So after the legalisation, pimps simply continued their activities. And brothelkeepers who didn’t want to obtain a license and stick to all kinds of rules, disappeared underground.
And that’s the third problem with the Dutch legalisation system: it only applied to brothelkeepers with a license, but it did nothing to address unlicensed prostitution. Which is according to the Dutch police a growing sector.
What the Dutch wanted to do was impossible: you cannot create a clean prostitution sector. You cannot normalize prostitution. Simply because the act of paying for sex can never be normal. It is an expression of deep inequality between women and men, poor and rich and black and white. You cannot normalize this inequality, just like you cannot normalize slavery.
The sex industry is an industry where an incredible amount of money is to be made. This will always attract organised crime. You can’t beat organized crime by legalizing the brothels in which they operate. In fact: legalisation has certainly not made things more difficult for organized crime. To the contrary: they can simply put their women in legalized brothels with a license and exploit them at will. All they need to do is to ensure the women are not underage or undocumented. It’s easy. This happens all the time in the Dutch sex industry.
The Dutch believed that their approach was pragmatic, but in reality it was based on an idealistic image of the situation of women in prostitution. It totally underestimated the power of organised crime in the sex industry. It did nothing to reduce any harm whatsoever.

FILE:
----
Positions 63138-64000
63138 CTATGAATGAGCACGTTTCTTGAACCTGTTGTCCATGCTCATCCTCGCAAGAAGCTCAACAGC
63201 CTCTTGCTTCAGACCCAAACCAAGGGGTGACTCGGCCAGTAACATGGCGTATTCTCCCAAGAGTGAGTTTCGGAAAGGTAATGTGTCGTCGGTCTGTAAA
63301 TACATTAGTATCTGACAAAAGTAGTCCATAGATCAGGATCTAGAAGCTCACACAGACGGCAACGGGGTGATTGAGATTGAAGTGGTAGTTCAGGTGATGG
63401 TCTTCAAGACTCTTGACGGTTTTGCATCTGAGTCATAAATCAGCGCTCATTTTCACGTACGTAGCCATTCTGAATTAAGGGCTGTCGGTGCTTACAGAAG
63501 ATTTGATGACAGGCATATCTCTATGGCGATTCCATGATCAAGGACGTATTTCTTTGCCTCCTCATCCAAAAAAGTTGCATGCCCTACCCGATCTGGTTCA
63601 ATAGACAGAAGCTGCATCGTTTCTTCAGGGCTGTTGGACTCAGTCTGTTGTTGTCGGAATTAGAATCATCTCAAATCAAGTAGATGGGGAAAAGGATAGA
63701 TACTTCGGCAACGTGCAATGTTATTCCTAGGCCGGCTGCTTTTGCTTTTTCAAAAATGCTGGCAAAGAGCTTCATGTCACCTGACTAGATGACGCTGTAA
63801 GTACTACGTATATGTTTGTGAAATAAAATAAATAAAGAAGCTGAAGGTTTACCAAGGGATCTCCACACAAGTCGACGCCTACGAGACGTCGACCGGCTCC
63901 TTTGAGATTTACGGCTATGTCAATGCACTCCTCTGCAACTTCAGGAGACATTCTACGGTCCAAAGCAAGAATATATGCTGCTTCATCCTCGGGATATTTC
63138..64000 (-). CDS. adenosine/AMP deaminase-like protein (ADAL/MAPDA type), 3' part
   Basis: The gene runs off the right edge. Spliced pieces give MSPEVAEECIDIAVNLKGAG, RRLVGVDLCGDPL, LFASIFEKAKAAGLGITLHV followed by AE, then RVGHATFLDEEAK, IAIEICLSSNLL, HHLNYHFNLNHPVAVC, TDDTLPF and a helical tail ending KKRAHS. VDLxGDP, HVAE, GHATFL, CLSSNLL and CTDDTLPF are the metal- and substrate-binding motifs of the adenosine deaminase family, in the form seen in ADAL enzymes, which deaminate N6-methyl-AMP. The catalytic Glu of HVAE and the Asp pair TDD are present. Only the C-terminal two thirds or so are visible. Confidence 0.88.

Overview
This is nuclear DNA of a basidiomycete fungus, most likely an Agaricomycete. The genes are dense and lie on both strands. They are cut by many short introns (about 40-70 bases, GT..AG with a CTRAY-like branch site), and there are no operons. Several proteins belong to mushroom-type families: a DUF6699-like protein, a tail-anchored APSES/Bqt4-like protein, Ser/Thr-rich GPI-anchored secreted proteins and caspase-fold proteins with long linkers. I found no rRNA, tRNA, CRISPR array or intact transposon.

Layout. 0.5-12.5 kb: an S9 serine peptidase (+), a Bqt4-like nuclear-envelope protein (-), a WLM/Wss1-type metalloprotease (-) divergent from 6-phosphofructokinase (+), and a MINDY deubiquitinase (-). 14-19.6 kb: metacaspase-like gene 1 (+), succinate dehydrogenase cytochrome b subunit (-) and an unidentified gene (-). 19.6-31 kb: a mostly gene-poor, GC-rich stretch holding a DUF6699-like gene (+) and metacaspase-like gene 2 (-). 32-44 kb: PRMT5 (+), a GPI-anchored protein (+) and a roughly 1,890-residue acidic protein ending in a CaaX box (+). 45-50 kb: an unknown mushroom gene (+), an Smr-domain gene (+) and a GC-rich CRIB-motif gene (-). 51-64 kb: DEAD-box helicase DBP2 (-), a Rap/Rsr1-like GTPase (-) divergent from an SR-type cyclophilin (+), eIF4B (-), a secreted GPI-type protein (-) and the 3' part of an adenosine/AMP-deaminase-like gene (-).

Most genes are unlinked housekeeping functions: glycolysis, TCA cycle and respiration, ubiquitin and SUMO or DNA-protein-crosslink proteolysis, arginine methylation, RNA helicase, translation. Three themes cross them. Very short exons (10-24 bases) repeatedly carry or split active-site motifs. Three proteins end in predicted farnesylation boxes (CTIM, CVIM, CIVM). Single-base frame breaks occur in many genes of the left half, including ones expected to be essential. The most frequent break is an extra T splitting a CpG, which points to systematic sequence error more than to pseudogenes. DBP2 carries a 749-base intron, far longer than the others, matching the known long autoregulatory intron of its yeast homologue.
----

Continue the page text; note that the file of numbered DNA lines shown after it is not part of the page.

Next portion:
Almost 20 years after the legalisation, there have been several government and police reports that have shown that this approach did not improve the position of women in prostitution and did not diminish human trafficking.
There is a general consensus now in The Netherlands that the legalisation has been a failure. Since 2008 the government has been discussing a new prostitution law – because the legalisation simply hasn’t worked.
When Amnesty International advocated the total decriminalisation of prostitution in the summer of 2016, the Dutch national rapporteur on human trafficking criticized the human rights organisation, saying that there is no proof that legalisation of prostitution is an effective policy.
A recent survey of the Dutch organisation SOA Aids has shown that 90% of the people in Dutch prostitution experience violence. A recent report of the Amsterdam Court of Auditors concluded that human trafficking still occurs regularly in the red light district of Amsterdam. That’s the reality of legalisation.
Amsterdam still is an important destination for human traffickers and legalisation did nothing to change that. In fact, there are experts who believe that human trafficking has grown since the legalisation.
Boys in The Netherlands grow up with the idea that buying sex is a thing you can simply do. It’s legal, isn’t it? The presence of window prostitution in the middle of several Dutch cities is an encouragement for men to make use of women. By legalising prostitution the Dutch government has issued a statement: we accept prostitution as an unavoidable phenomenon in our society. This has an impact on the mentality of men and on the equality between men and women.
What is needed is a policy that adresses the buyer and makes men aware of what they are actually doing when buying sex. Prostitution is an industry that is driven by demand – therefore you need to address the demand, like the Swedes do. Contrary to many Dutch feminists who see prostitution as an expression of the free choice of women, the Swedish feminists understand that prostitution is only a free choice for the buyer.
What is needed as well, is sexual education that teaches boys that buying sex is not something you can simply do. That teaches them that women cannot be objectified and that their orifices cannot be bought.